You know the drill. The Difference is a reflection on the game that was, with one bullet for every point in the final margin.
- The starting front court of Shawn Marion, Dirk Nowitzki and Chris Kaman doesn’t make a lot of sense. The spacing offensively is really rough, and defensively neither Dirk nor Kaman can play very good man to man defense or recover well on pick and rolls (though I’d argue each is a competent help defender). The Carter, Dirk, Elton Brand front court, however, has good spacing, and Brand seems to fit better defensively with Dirk, particularly as a rim protector. It was understandable that Carlisle went with Marion on that final possession since the Vasquez pick and roll meant a switch would be to the Maverick’s advantage, but the leaving Marion in as the “center”, along with Collison, Mayo, Carter, and Dirk for the second straight overtime simply didn’t work. I really don’t get why Carlisle went away from the line up from the last four minutes of the game. Then again, had Mayo hit any of the wide open shots he had in the overtime, we’d be having a different discussion.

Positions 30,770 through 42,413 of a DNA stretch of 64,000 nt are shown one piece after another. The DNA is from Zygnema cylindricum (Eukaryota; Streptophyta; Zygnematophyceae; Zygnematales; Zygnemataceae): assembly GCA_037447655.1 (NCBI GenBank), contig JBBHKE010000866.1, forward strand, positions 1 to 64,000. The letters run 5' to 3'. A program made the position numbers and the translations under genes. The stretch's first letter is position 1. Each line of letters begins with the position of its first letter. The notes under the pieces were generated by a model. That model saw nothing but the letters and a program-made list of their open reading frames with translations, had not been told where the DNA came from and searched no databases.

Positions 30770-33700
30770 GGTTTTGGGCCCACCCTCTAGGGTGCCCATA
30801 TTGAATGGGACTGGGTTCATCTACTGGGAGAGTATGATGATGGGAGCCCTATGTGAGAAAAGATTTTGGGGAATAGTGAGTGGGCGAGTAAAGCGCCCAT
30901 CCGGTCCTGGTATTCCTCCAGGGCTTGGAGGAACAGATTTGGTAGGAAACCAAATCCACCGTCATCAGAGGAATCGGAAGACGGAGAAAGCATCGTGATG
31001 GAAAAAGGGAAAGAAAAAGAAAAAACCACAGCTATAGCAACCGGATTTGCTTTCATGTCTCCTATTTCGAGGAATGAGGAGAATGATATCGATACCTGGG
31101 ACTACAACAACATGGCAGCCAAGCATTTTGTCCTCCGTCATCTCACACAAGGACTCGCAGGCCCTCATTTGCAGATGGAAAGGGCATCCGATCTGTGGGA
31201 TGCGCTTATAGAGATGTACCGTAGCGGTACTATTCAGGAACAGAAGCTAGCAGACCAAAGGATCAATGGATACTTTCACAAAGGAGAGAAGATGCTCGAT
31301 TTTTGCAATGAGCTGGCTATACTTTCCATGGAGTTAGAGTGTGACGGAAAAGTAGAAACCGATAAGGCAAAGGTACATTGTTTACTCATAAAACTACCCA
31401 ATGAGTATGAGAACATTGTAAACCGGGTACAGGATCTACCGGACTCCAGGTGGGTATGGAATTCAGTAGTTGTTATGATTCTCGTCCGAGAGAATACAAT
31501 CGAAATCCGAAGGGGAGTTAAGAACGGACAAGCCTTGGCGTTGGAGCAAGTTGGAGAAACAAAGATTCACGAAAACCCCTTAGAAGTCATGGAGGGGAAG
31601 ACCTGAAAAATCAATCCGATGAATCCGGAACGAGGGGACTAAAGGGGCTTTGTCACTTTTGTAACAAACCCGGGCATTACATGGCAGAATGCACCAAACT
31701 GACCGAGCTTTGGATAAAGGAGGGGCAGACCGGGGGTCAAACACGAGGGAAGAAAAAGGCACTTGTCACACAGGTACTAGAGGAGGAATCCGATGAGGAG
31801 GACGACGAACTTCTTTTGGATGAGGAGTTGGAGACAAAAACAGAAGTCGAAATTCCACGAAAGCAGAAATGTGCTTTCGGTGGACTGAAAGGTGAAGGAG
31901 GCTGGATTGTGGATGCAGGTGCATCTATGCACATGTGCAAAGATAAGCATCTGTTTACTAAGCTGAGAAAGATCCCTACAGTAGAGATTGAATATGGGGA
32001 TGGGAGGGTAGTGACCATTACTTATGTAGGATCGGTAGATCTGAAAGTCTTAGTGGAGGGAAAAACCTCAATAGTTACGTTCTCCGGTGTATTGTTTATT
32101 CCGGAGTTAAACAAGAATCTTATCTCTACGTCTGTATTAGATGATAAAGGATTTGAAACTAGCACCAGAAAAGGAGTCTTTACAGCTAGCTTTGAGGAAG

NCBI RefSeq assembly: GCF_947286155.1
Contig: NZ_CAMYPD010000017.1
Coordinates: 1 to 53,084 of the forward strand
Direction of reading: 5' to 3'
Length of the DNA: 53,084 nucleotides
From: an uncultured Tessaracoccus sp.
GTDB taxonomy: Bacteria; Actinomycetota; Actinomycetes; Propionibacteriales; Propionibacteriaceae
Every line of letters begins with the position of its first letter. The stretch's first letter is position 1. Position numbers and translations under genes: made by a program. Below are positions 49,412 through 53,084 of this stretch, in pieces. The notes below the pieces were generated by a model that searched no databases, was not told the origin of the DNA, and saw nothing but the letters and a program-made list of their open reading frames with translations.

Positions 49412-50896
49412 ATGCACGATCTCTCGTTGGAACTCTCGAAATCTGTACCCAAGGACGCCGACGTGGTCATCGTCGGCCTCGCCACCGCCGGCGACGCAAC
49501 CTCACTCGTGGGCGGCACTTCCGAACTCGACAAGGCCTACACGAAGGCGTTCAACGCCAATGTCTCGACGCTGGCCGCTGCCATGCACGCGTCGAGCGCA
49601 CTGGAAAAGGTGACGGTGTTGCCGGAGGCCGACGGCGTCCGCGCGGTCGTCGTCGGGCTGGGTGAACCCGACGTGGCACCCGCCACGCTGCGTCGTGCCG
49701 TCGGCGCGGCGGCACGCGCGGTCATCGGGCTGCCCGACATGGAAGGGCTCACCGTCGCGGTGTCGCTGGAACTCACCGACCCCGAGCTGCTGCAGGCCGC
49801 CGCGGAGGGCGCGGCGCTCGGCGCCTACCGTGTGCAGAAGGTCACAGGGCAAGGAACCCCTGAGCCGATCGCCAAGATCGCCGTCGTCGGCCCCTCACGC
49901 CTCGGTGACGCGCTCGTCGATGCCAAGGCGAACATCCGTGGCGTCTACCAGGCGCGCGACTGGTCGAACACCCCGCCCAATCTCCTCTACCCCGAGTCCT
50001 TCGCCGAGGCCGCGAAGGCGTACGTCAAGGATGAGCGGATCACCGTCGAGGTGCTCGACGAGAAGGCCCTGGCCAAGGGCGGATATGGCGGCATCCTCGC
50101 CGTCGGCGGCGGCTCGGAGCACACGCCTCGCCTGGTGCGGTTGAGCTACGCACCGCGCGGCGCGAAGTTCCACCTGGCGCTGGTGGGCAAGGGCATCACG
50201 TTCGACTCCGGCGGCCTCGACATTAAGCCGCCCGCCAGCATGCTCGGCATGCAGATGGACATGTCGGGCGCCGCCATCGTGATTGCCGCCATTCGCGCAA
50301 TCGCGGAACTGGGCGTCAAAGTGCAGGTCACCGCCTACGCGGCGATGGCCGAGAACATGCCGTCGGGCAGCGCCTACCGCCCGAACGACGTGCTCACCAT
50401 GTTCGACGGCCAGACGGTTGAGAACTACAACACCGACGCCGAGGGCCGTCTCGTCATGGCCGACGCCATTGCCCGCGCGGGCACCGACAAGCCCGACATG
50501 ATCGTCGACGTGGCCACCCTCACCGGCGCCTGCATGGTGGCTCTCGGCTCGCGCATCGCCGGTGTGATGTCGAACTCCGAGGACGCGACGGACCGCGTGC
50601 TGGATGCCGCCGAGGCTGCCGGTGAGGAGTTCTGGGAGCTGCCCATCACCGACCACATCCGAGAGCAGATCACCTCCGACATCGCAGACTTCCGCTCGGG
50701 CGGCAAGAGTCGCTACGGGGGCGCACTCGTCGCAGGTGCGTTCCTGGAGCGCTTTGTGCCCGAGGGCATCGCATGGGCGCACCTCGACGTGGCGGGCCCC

- In the third, Dirk Nowitzki (20 points, six rebounds) had back to back threes coming as the trailer for the transition offense. Any other trailer in the Dallas offense immediately continues swinging the ball around the perimeter. The threat of Dirk literally opens up the entire Dallas offense. He has the green light to shoot, drive, or reverse the ball, and is also a threat to make an interior post feed as he did to Kaman for a lay up later in the quarter after a Mayo ball reversal.
- It feels like ages since O.J. Mayo (14 points, five rebounds) played a complete game. Tonight he kept his turnovers down, but couldn’t hit the broadside of a barn and failed to notch a single assist. As Mayo has improved throughout the first half of the season, it’s become easy to nit pick aspects of his game. Lately, it’s been his propensity to turn the ball over. However, I’d like to see him stop biting on pump fakes on long jump shots. In the second quarter, he bit on a Ryan Anderson pump fake, which led to a give and go lay up for Anderson. With Anderson being 6’10″, Mayo isn’t going to block his shot. All he can do is challenge with a hand up. Defensively, Mayo is a liability far too often.
Kirk is a member of the Two Man Game family. Follow him on twitter @KirkSeriousFace for ranting about Dallas basketball, TV, movies, video games, and his dog.